Molehills Not Mountains: Why We Should Persist With Pay Ratio Plans

The Financial Times reported today that Theresa May’s plans to require companies to publish the pay ratio between CEOs and average workers have hit a ‘snag’. Those of us who have been calling for this transparency for years have, unsurprisingly, already considered these potential ‘snags’, and still consider it a policy worth fighting for. Let’s examine some of the molehills that critics are (predictably) turning into mountains.

The first supposed stumbling block is the idea that companies which have mostly well-paid staff and relatively few low-paid staff will look “fairer” than companies with more equitable business practices but more low-paid staff, because there is a smaller gap between the chief executive and the average worker. Think of a big bank versus a retailer, for example.

Perhaps the publication of pay ratios will lead to a tidal wave of support for Goldman Sachs and opprobrium for John Lewis, or perhaps people are perfectly capable of differentiating between sectors and business types. Besides, and importantly, there is nothing to stop businesses explaining the rationale behind their ratios, and how they compare to their direct competitors and the wider sector. Indeed, we should actively encourage them to put remuneration decisions into context. John Lewis can explain its ratios in comparison with Debenhams. Goldman Sachs can compare itself with a similar beacon of good practice.

Another argument is that pay ratio publication will do little to encourage companies to actually reduce these ratios, but as the High Pay Centre has said, why not “give shame a chance”? Of course, it’s not just about shame. The real value in ratios is that they can help to foster a culture where rewards are considered carefully, and set at levels that can be justified. No longer can boards continue to line executive pockets, while valuing ordinary workers, the people who keep the wheels turning, at a mere fraction of CEO ‘superstars’. The CIPD’s Charles Cotton has it right when he says it forces the question,  “What are we rewarding, why, and how?”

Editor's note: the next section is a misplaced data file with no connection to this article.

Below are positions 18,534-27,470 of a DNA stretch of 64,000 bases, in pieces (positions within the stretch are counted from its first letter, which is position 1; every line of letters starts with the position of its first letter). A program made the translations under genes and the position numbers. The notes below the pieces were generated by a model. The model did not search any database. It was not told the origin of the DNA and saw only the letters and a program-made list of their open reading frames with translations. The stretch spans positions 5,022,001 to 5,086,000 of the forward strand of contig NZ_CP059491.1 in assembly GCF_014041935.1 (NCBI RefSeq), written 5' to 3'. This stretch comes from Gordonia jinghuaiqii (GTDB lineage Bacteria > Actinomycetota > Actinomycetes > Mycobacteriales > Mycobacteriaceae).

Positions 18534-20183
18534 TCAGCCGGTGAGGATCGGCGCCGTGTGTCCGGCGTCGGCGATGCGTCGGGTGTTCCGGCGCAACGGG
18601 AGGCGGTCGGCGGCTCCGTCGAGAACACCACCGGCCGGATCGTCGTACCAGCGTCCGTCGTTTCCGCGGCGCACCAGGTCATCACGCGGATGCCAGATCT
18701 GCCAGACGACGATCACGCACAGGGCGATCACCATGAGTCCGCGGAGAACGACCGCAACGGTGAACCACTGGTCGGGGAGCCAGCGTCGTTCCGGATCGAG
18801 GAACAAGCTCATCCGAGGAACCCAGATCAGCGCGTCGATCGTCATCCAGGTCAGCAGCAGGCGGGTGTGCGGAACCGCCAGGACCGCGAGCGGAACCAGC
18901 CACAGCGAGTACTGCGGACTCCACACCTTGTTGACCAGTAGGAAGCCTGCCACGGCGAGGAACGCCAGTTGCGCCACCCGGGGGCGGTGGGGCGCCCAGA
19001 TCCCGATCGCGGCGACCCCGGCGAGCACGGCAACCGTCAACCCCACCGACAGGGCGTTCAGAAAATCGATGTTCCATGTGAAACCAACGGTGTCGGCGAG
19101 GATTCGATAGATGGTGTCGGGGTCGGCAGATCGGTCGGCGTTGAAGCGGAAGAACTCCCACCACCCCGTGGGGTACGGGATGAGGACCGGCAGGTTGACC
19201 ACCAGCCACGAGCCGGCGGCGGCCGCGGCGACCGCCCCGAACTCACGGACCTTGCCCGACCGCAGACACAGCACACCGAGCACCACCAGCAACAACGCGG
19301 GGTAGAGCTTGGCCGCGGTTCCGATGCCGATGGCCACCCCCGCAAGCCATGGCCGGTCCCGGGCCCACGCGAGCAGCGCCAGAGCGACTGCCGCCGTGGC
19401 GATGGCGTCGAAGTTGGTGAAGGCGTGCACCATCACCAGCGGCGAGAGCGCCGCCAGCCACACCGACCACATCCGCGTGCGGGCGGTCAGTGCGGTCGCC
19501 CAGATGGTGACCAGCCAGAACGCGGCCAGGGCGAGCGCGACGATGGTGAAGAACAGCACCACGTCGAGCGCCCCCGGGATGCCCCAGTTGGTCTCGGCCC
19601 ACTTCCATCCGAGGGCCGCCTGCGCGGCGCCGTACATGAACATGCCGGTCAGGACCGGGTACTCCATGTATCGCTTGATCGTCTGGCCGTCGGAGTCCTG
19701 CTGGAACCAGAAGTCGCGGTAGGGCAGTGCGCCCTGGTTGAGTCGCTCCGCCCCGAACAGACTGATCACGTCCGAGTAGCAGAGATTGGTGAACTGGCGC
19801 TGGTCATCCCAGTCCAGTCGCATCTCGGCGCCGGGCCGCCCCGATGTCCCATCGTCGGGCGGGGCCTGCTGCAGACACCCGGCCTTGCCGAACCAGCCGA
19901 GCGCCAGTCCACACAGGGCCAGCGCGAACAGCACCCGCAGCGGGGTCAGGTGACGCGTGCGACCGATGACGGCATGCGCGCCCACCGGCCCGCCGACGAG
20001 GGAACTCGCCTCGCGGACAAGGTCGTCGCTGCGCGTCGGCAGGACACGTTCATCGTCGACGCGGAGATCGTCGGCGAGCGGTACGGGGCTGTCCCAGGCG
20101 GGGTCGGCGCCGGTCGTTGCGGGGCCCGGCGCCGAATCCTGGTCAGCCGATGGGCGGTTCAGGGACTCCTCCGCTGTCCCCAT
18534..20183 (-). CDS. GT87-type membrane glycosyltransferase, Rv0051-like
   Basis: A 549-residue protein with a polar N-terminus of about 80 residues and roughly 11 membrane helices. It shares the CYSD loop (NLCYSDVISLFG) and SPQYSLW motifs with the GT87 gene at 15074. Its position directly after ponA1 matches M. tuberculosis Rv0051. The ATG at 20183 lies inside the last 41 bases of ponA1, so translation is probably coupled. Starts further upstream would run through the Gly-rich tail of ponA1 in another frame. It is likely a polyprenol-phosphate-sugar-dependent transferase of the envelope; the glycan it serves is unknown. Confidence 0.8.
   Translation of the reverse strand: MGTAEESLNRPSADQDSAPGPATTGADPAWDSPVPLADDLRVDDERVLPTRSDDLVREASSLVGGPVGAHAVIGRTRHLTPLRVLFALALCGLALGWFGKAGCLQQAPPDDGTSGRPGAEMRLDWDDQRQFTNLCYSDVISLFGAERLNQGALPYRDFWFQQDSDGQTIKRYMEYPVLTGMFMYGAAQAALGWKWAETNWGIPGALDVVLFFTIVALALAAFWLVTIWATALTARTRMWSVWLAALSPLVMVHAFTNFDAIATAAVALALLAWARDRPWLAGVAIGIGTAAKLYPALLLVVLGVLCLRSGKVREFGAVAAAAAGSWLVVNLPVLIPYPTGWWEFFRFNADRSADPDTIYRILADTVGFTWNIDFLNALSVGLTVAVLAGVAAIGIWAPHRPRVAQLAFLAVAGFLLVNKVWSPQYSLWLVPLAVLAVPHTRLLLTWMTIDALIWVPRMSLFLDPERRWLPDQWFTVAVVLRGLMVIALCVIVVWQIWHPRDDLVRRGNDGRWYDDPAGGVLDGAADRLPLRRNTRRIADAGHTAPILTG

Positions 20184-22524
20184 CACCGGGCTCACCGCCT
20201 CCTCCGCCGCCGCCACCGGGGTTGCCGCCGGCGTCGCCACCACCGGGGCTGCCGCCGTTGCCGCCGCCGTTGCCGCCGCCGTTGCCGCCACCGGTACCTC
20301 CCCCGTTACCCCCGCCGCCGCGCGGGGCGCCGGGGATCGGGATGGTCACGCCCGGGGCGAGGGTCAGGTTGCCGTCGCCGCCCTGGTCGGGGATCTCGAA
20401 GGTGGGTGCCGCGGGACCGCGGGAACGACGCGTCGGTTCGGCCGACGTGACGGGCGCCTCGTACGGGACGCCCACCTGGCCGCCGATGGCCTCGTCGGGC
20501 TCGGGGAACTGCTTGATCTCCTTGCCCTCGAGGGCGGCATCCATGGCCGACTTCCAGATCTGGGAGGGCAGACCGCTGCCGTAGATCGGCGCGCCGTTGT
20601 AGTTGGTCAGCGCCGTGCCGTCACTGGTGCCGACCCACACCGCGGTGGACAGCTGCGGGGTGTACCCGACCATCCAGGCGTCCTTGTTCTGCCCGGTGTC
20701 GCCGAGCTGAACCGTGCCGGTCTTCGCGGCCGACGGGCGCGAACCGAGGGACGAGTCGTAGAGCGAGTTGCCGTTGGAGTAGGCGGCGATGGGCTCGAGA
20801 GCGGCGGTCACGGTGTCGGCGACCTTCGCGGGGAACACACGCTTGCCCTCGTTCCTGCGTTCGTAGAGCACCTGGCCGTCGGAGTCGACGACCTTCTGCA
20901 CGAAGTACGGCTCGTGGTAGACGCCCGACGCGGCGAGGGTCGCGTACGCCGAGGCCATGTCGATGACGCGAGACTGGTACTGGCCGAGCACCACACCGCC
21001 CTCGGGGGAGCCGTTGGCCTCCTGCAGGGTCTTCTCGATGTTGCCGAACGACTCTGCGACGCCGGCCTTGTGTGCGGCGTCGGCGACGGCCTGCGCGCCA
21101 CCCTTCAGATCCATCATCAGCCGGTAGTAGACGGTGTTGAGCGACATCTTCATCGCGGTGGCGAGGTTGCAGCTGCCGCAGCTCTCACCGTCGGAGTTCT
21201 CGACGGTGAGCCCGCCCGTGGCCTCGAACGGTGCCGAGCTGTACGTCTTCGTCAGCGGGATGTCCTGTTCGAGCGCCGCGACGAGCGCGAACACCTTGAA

It’s perfectly valid to contend that some companies might ‘game’ the ratios, or that those which already outsource their lowest-paid roles will seem to achieve smaller pay gaps than companies which directly employ their lowest-paid workers; but it’s far from clear that this should derail the entire project.

One suggestion put forward today instead of pay ratios, and ostensibly to improve upon current reporting of solely executive pay, is to publish the trajectory of CEO and median pay over time. But this obfuscates what could be made so clear: that some people are deemed hundreds or even thousands of times more valuable than others. As we’ve said before, pay ratios are far more than a metric – they show how connected we are to each other. For that reason, the Equality Trust supports not only the publication of top to median pay ratios, but also the ratio between the highest- and lowest-paid, to acknowledge the contributions of employees across the pay scale.

It’s right that Theresa May should acknowledge the molehills, but she shouldn’t allow herself to be tripped up by them.

Lucy Shaddock, Policy and Campaigns Officer